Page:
Computer Village Ikeja

Abisola Azeez Raolat, newly appointed leader of Computer Village Ikeja, doesn’t fit the stereotype of a typical ‘Iyaloja’

May 07, 2019 · 4 min read
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Nigeria’s foremost ICT market — Computer Village, Ikeja — used to be under the leadership of the Computer and Allied Product Dealers Association of Nigeria (CAPDAN), headed by Ahmed Ojikutu.

However, with rumours of an impending installation of an Iyaloja and Balaloja (traditional market leaders) in the famous market, it appeared there was going to be a shake up in that managerial structure as we well know it.

Techpoint visited the Computer Village in Ikeja, Lagos last week Friday and discovered that the installation of both Iyaloja and Balaloja in the market had been completed the day before (which was Thursday).

Prior to the visit, Techpoint had come across reports of a protest against the move.

The major concern of the protesters was the lack of connection between technology, which the hub is known for, and the planned installation of traditional market leaders. But it turns out this story had a huge twist to it.

Meet the elegant “Iyaloja

Techpoint would finally get audience with the newly appointed Iyaloja of Computer Village, Ikeja. The elegant figure, who immediately introduced herself as Abisola Azeez Raolat, doesn’t fit the stereotype of a traditional market leader.

Abisola is a degree holder, having studied Lingustics and graduated from the University of Benin in 1990. This explains her ability to communicate very proficiently. But her journey to become leader of the market is what is remarkable.

Abisola used to have an office in the highbrow area of Victoria Island, Lagos where she was in the business of buying laptops overseas and selling locally.

She relocated to Ikeja as far back as 25 years ago, five years before Computer Village, Ikeja was formally set up in 1999.

So it didn’t come as a surprise when she mentioned that she was a foundation member of CAPDAN and also doubled as its secretary till the reformist leadership era.

“I am the secretary of the group that registered CAPDAN,” Abisola explains, “I was the major person whom God used to install the president of the association. Evidence of this can be found in the video of his electioneering campaign as I was in the forefront of it,” Abiola continues.

Even though the committee has an executive board, Abisola boasts of being the major negotiator with blue chip companies and banks on behalf of CAPDAN.

“As part of the executive board of CAPDAN, and apart from being the secretary of the group that registered the association, I am the one who goes out on behalf of the association to talk to the likes of Microsoft and other blue chip companies. I’m the one they send. So I have been in the system for long doing all of these, adding value to the business and community at large,” she adds.

Because of this, she says she is fully aware of what the needs of the business community in Computer Village are.

Tackling the challenges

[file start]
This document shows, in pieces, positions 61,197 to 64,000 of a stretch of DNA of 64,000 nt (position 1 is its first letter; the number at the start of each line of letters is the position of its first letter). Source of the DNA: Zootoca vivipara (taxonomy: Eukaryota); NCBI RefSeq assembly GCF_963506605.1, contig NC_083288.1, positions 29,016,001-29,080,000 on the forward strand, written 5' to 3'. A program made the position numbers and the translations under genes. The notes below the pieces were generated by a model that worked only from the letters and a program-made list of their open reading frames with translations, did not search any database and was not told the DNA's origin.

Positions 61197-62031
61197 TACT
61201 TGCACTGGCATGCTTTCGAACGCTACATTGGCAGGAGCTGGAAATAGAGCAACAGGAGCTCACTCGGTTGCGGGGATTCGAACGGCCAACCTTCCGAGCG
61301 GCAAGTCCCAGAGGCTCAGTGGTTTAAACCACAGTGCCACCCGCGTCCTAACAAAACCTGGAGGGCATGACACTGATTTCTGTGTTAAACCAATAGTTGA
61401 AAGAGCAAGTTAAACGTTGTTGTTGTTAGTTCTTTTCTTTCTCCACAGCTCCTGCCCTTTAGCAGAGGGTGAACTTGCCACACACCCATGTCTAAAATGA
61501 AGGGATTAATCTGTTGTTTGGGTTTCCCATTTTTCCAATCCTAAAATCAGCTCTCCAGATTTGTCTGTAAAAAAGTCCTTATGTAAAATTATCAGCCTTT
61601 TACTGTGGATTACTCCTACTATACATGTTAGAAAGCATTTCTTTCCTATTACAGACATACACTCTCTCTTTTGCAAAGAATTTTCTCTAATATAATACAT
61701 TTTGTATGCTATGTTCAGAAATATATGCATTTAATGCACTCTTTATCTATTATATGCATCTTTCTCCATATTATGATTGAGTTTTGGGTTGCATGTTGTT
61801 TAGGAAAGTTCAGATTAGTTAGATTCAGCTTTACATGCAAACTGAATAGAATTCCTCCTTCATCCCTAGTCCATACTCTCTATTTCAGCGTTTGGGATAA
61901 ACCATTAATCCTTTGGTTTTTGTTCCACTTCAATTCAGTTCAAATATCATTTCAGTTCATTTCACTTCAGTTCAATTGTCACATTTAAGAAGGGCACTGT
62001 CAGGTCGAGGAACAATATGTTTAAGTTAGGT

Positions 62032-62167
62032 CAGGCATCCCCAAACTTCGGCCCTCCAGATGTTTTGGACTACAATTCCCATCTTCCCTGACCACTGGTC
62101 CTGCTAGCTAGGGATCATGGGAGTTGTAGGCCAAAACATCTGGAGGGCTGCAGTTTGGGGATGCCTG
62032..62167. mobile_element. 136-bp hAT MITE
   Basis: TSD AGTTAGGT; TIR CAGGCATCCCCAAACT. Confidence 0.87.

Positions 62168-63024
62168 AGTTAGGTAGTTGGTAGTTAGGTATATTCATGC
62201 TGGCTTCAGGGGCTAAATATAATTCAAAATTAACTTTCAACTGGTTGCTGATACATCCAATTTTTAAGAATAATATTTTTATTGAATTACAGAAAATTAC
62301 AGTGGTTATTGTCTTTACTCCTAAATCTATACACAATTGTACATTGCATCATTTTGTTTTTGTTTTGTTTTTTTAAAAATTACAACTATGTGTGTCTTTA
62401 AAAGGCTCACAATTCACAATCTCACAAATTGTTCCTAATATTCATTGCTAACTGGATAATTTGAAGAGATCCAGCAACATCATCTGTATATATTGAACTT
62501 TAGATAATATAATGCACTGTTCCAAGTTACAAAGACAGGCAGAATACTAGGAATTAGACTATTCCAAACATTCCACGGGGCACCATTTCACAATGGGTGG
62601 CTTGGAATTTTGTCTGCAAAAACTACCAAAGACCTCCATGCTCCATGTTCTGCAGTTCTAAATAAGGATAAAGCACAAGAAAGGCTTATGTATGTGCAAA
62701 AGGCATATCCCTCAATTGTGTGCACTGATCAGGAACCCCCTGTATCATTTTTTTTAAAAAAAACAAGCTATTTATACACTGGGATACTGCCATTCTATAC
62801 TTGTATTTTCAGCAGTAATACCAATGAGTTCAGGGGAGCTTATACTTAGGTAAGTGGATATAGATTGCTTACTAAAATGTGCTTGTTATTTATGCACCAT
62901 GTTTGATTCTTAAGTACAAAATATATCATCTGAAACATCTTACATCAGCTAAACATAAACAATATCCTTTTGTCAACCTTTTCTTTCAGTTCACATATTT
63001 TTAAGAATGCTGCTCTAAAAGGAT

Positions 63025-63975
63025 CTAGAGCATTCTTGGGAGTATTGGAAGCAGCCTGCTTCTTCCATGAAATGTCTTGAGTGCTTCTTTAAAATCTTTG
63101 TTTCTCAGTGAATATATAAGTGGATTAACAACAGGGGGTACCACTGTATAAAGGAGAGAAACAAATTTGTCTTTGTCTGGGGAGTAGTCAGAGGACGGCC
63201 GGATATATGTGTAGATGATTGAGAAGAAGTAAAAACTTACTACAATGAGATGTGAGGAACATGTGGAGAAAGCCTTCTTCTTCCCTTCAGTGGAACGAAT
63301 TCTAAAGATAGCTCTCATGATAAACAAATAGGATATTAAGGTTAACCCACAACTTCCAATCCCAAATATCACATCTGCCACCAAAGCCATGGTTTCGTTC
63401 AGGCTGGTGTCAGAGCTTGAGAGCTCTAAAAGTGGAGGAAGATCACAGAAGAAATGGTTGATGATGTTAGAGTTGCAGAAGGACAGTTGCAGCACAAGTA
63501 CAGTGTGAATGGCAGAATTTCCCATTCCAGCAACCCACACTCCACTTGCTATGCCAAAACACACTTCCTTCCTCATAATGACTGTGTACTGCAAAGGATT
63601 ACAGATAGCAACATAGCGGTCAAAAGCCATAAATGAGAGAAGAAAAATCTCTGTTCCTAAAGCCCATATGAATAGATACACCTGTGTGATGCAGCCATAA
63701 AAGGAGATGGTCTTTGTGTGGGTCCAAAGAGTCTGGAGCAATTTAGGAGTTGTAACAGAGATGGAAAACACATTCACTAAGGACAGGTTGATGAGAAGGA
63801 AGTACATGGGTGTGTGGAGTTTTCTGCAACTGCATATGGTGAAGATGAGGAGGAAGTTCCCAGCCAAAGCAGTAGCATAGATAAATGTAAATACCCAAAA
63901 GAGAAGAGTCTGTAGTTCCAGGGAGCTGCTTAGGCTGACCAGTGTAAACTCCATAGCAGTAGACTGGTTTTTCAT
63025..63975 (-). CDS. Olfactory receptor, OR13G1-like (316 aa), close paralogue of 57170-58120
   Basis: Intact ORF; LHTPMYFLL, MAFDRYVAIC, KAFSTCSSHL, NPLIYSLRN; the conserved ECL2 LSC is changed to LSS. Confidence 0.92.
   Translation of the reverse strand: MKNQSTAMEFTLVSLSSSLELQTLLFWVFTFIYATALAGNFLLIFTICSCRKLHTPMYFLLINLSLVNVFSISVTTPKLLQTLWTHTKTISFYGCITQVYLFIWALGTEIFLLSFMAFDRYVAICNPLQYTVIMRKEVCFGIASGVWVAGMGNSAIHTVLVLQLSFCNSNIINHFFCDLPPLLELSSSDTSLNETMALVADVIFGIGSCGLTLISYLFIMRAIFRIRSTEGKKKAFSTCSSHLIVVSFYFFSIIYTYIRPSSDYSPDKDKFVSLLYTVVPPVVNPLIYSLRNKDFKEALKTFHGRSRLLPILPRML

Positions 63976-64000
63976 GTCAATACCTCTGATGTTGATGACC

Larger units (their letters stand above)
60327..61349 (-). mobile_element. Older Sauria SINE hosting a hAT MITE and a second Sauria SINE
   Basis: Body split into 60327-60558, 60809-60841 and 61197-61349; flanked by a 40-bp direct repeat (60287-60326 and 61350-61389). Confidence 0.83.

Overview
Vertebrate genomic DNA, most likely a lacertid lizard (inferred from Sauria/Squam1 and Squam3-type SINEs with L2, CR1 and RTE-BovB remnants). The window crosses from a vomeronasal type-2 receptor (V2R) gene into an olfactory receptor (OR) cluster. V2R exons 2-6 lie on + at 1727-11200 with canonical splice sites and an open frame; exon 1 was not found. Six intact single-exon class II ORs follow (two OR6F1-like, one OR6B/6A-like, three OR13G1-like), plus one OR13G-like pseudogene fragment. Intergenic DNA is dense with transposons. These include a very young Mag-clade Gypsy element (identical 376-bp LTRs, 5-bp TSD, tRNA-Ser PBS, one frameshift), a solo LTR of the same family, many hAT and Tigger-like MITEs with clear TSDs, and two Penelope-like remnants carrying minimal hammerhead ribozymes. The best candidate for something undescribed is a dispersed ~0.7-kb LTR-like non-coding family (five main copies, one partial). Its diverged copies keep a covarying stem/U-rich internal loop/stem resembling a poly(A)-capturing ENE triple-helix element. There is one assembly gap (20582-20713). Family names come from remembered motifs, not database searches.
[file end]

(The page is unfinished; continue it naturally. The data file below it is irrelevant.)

“The challenges of the people here are many, but I can tell you that lack of funding for these shop owners sits somewhere at the top. I however equally know how to harness facilities that enhance the growth of businesses in Computer Village,” says Abisola.

She narrates how in the early days, banks used to be a stumbling block to most shop owners in the market. Apparently, banks would stock laptops and make their customers pay in instalments.

“I was one of the people who wrote to the government to stop banks from selling laptops as they aren’t specifically in the business of buying and selling.”

Just as effective as that measure was, Abisola believes that with government influence, they can cut away a lot of anti-competitive practices that are harmful to most shop owners in the market.

But most importantly, she feels that brands that are willing to give loan facilities to shop owners can do so now that a position such as the Iyaloja (or Babaloja) could come in handy as their guarantor.

Other equally pressing tasks

Having spoken about the things she could do as the Iyaloja of Ikeja Computer Village, Abisola did not fail to express her concern about security in the market.

“I can tell you authoritatively that majority of the people on the streets (of Computer Village) are doing nothing. It is impossible not to get accosted by at least 5 boys asking if you want to buy or sell laptop should you find yourself walking the streets of Ikeja. Those are miscreants. The ones that really have things to sell are in front of their shops.

She says they are however planning to completely restore sanity to the streets of Computer Village, Ikeja.

“We cannot leave a large market like this just like that, without adequate security. If we remove those, you will see that there will be sanity on the streets with free flowing traffic. Very soon you would see that, on the streets of Ikeja, there will be no waiting, no stopping and no soliciting. Just keep moving,” boasts Abisola.

On the timing of her appointment, Abisola explains that there was nothing sudden about it. According to her, more than five meetings, spanning several months had been held with stakeholders.

“I have always been a leader. I’ve been called ‘Iyaloja’ by everyone in the market for over ten years, as a nickname and as a result of my contribution in the market. But in my humble opinion, I think it’s just the right time for God to crown the name with a position,” she concludes.

Leading side by side with Abisola is Adeniyi Olasoji, who is not only the newly appointed Babaloja but a shop owner in the Computer Village, Ikeja as well.

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Ifeanyi Ndiomewese

Ifeanyi Ndiomewese


Ifeanyi is a desk reporter-turned administrator. Outside of work, I love to read and travel.

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